Nevertheless, dry bulk debt requirements peaked in 2012-13 and will fall on the basis of market developments in the interim – i.e. lower prices, fewer orders. Therefore, if the value of dry bulk assets increases as MSI expects from 2018, then the impact on aggregate equity will be effectively leveraged.
Cash flow problems persist
MSI expects the industry’s acute cash flow problems will persist. In addition to the scale and longevity of a freight market slump, the cost of finance will play a huge role.
Chart 4B illustrates the scale of this problem via a representative investment in a Capesize vessel in 2013 as analyzed through MSI’s proprietary PD/LGD model. At delivery, we assume a loan of 60 percent loan-to-value (LTV) with a relatively long tenor of 10 years, at LIBOR +3 percent.
Chart 4B: Cash Flow Illustration of Capesize Investment in 2013
According to MSI’s forecasts, earnings by quarter barely exceed (and indeed sometimes dip below) operating costs for most of 2016/17. However, taking into account finance repayments the picture is far worse: cumulative losses from the project inception to the end of 2019 amount to $9.6 million.
Similarly, an investment in a Capesize vessel today with the same loan conditions would be subject to cumulative losses until 2018 of a total $5.4 million. In fact the same analysis for any Capesize vessel built from 2008 onwards yields cumulative losses by 2018 of up to $25 million.
Debt service provisioning is clearly an acute issue and restructuring is dominating the agenda for struggling shipowners and lenders alike.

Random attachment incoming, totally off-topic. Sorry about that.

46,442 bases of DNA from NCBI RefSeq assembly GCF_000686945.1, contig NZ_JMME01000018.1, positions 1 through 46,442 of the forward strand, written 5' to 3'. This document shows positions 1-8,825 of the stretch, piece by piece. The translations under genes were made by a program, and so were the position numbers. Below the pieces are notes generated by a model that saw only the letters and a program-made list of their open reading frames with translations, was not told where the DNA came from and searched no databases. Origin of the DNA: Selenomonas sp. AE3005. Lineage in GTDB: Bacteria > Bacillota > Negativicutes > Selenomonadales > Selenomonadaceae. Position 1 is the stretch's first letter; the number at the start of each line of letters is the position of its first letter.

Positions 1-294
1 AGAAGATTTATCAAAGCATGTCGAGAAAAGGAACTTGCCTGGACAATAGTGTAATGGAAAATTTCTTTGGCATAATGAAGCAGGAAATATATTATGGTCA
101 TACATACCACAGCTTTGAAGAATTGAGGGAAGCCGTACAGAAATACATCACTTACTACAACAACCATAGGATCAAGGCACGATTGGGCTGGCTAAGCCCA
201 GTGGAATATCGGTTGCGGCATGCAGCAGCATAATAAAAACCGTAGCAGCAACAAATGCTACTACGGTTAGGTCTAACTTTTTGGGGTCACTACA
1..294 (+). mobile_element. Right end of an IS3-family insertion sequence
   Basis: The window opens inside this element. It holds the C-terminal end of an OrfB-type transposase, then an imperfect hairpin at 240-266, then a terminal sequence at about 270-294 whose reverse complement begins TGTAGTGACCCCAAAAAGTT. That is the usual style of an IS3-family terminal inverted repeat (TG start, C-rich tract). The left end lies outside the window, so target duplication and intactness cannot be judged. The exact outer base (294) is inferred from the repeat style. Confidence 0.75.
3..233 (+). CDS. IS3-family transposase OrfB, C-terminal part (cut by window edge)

But whilst changes in the finance/ownership of vessels as a result of restructuring can be dramatic, from the perspective of bulker market balances these vessels are subject only to a change in ownership and often remain in operation.
Theoretically, widespread financial restructuring (such as partial write-offs and repayment holidays) should take some of the pressure off vessel owners, meaning weaker sell-side negotiating pressure and therefore lower timecharter rates, but in fact, this influence is marginal.
Robust constitution required for investors
Regarding the drivers behind MSI’s second-hand price recovery forecast, two key props underpin the recovery: newbuild contract prices and timecharter rates.
The former we anticipate will recover from 2018 – this will be a slow and marginal recovery over the medium-term, mainly due expectations of weaker ordering of new tonnage and also as a result of massive redundant shipyard capacity in China that at times may be reactivated for specific projects (likely under the operational oversight of larger builders).
Meanwhile, we anticipate a recovery in earnings slightly in advance of newbuild prices, from 2017. As outlined earlier, our outlook is for a reasonably strong recovery in timecharter rates from 2018, although this is subject to some significant and very real downside risks. In addition, our expectation of a reasonably strong positive response from prices to better earnings is partly due to expectations that as operating profit margins improve, there will be fewer distressed sales.
Dry bulk vessel values are right now at bargain basement levels but potential buyers must have access to sufficient capital to cover debt service for several years, and a robust constitution to bear the significant downside risks to a market recovery if they are to buy in at this point.
The opinions expressed herein are the author's and not necessarily those of The Maritime Executive.